When thousands of Rohingya fled the violent persecution inflicted by the Myanmar security forces in the northern region of Rakhine state, some families bribed the military and local influential figures so they would not have to leave home.
In the end, even that could not save them from the military's wrath, and the wealthy Rohingya were also forced to flee to Bangladesh, leaving everything behind.
Abdur Gafur, 42, is one of the well-off Rohingya who fled to Bangladesh in September.
"When the crackdown began, some of my family members paid off the military and the local big shots so they could live in their own home," Gafur told the Bangla Tribune.
“But as the situation is escalating, that technique is no longer working. They [the well-off people], too, are being forced to leave Myanmar with the hundreds of thousands of others and flee to Bangladesh.”
Back home, Gafur's family owns several multistorey buildings. Amid the growing fear that the Myanmar military would abduct and abuse his nieces, he fled to Bangladesh with the girls, leaving his brother and their father behind to take care of their assets. Later, his brother, too, was forced to flee home.
"My brother is now hiding in the jungle. It will take him some time to reach the border and cross over to Bangladesh," Gafur said.
There are a number of well-off Rohingya families now waiting to cross into Bangladesh. Many of them own vast areas of land, money, small businesses and even factories in Rakhine.
The families with money have paid a hefty amount in bribes to the army, police and local influentials since the crackdown began in August. Despite this, the security forces have raided their houses and businesses and robbed most of their assets.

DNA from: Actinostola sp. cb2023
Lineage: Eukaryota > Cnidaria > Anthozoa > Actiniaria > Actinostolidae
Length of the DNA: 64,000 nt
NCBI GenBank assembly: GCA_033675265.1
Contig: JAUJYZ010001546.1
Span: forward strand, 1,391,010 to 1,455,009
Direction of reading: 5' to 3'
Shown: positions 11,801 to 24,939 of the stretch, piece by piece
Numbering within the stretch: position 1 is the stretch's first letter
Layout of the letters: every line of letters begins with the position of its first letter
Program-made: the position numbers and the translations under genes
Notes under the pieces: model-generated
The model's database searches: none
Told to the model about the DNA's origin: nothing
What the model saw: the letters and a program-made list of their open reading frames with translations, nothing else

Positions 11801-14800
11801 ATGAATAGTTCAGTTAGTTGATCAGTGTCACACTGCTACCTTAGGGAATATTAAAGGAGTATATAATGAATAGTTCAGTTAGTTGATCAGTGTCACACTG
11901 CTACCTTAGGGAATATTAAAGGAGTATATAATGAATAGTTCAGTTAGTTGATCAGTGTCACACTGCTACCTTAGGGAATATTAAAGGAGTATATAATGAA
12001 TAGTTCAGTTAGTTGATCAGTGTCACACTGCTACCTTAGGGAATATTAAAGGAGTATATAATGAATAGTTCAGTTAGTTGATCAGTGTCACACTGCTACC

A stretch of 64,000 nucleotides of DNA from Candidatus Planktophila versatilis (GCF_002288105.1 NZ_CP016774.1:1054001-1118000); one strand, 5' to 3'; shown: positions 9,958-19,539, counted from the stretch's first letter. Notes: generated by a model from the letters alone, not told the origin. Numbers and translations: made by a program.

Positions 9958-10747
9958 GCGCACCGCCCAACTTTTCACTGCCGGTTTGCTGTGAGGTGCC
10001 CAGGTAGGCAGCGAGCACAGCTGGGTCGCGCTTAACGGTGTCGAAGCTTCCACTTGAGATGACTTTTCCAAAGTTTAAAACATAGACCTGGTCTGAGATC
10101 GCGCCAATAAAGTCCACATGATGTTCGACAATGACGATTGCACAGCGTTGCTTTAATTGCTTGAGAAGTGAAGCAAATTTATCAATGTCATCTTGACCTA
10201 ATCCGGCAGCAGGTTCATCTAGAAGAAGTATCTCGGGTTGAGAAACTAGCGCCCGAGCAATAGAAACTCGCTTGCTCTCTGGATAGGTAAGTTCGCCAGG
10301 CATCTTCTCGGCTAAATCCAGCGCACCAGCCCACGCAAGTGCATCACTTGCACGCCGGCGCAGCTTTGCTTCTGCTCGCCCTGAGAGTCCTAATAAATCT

“Some families moved toward the city area to survive, but that did not work out either. Eventually, they were forced to flee to Bangladesh," Gafur said.
The security forces also make frequent rounds of the Rohingya villages to make lists of young girls.
"They visit our villages and enlist the names of young girls. During each round, they come and collect the girls and take them away. Most of those girls ever come back. Their mutilated bodies are found later," Gafur said.
Azharul Haq, 44, fled his home in Rashidhang area of Rakhine with his wife and a group of children.
"Only one of these children are mine; the others are my nephews and nieces," he told the Dhaka Tribune.
“I managed to make it here in Cox's Bazar, by my brother stayed behind to look after our mobile phone shop, hoping that the situation would get better some day and we would be able to go back home.”
However, a few days after he arrived in Cox's Bazar, Azhar learnt that their shop had been attacked. "It wasn't burnt down, but they [the military] took away the mobile handsets."
Zohar used to be the chairman of his local government council in Rakhine. To escape the violence, he had to flee Rakhine and take refuge in a shanty inside one of the refugee camps in Cox's Bazar.
"I never thought I would see the day when I would have to live like a refugee, forced to abandon my ancestral home," he told the Bangla Tribune.
It is evident that Zohar comes from power and money; his appearance and attitude makes him stand out among the ordinary Rohingya refugees.
“The rich from our village tried to escape the violence by moving to the city, but that did not work in the end. Now they are contacting us to find a way out of Rakhine and into Bangladesh. They just lost everything. No one could do anything,” said a dejected Zohar.
As of October 17, around 582,000 Rohingya have fled to Bangladesh since the latest military crackdown began in Rakhine in August, according to the United Nations Refugee Agency (UNHCR).
Officials working on the ground have also said that at least 15,000 Rohingya are currently stranded near the border at Palangkhali in Cox's Bazar's Ukhiya upazila, waiting to enter Bangladesh.
The story was first published on banglatribune.com